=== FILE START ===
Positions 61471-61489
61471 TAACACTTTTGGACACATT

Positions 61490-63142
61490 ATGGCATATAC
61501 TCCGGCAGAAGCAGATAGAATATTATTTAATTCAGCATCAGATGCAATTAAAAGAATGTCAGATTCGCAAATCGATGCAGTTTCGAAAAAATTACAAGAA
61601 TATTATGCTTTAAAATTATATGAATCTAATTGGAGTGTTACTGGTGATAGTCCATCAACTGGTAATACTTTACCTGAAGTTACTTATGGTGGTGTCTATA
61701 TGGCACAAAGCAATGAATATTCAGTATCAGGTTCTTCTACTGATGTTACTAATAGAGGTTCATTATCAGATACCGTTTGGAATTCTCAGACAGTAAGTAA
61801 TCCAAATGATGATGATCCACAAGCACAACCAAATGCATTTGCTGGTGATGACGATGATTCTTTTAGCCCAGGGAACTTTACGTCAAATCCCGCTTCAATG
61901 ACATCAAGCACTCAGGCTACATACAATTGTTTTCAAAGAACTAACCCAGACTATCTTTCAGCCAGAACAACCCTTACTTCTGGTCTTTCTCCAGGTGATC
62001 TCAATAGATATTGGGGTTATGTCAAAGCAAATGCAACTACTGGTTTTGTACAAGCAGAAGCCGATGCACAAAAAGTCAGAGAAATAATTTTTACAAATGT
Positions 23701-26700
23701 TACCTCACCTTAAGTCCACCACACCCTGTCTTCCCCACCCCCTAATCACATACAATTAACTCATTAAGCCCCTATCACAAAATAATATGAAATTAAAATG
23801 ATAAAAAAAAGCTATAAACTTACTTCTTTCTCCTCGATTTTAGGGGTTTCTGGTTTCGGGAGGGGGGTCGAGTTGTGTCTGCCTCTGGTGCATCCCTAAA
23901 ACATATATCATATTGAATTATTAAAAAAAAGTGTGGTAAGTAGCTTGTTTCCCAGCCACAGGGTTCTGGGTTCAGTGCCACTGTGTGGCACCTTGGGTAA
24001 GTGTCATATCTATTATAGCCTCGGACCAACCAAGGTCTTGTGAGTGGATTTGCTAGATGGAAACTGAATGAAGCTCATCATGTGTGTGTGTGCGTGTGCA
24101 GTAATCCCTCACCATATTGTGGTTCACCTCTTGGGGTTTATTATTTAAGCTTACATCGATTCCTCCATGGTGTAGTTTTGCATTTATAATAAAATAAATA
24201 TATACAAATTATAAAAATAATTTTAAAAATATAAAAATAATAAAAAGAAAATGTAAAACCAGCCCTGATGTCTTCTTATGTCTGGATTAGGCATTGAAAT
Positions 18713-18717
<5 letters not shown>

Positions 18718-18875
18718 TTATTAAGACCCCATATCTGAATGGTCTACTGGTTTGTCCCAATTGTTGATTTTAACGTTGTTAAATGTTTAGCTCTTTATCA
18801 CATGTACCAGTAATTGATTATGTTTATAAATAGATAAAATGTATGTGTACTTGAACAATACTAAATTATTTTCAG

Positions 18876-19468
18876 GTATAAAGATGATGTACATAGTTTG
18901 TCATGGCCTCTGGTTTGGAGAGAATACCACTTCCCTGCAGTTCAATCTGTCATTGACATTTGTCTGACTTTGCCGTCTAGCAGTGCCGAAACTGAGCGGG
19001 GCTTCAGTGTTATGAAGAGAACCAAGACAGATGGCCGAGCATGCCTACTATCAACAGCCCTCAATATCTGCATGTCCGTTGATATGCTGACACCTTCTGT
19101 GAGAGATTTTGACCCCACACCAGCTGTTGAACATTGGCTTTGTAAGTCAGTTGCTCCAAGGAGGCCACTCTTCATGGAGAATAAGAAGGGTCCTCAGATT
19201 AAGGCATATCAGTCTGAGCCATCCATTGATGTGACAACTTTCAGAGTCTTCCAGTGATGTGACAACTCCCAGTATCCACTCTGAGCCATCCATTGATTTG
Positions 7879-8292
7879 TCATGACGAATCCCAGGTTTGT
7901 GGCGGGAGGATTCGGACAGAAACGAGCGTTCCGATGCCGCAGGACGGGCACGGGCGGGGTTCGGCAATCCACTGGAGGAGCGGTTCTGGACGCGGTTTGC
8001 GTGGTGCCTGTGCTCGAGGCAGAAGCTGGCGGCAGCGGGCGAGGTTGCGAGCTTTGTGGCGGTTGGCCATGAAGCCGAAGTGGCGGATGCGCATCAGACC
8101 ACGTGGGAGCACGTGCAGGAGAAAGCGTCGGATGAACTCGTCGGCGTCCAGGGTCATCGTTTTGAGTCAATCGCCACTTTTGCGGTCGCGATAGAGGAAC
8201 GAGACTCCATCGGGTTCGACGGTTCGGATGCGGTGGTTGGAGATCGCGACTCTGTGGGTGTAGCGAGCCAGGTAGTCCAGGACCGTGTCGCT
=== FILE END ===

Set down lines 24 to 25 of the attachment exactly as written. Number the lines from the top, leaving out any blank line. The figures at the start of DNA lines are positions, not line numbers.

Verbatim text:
18876 GTATAAAGATGATGTACATAGTTTG
18901 TCATGGCCTCTGGTTTGGAGAGAATACCACTTCCCTGCAGTTCAATCTGTCATTGACATTTGTCTGACTTTGCCGTCTAGCAGTGCCGAAACTGAGCGGG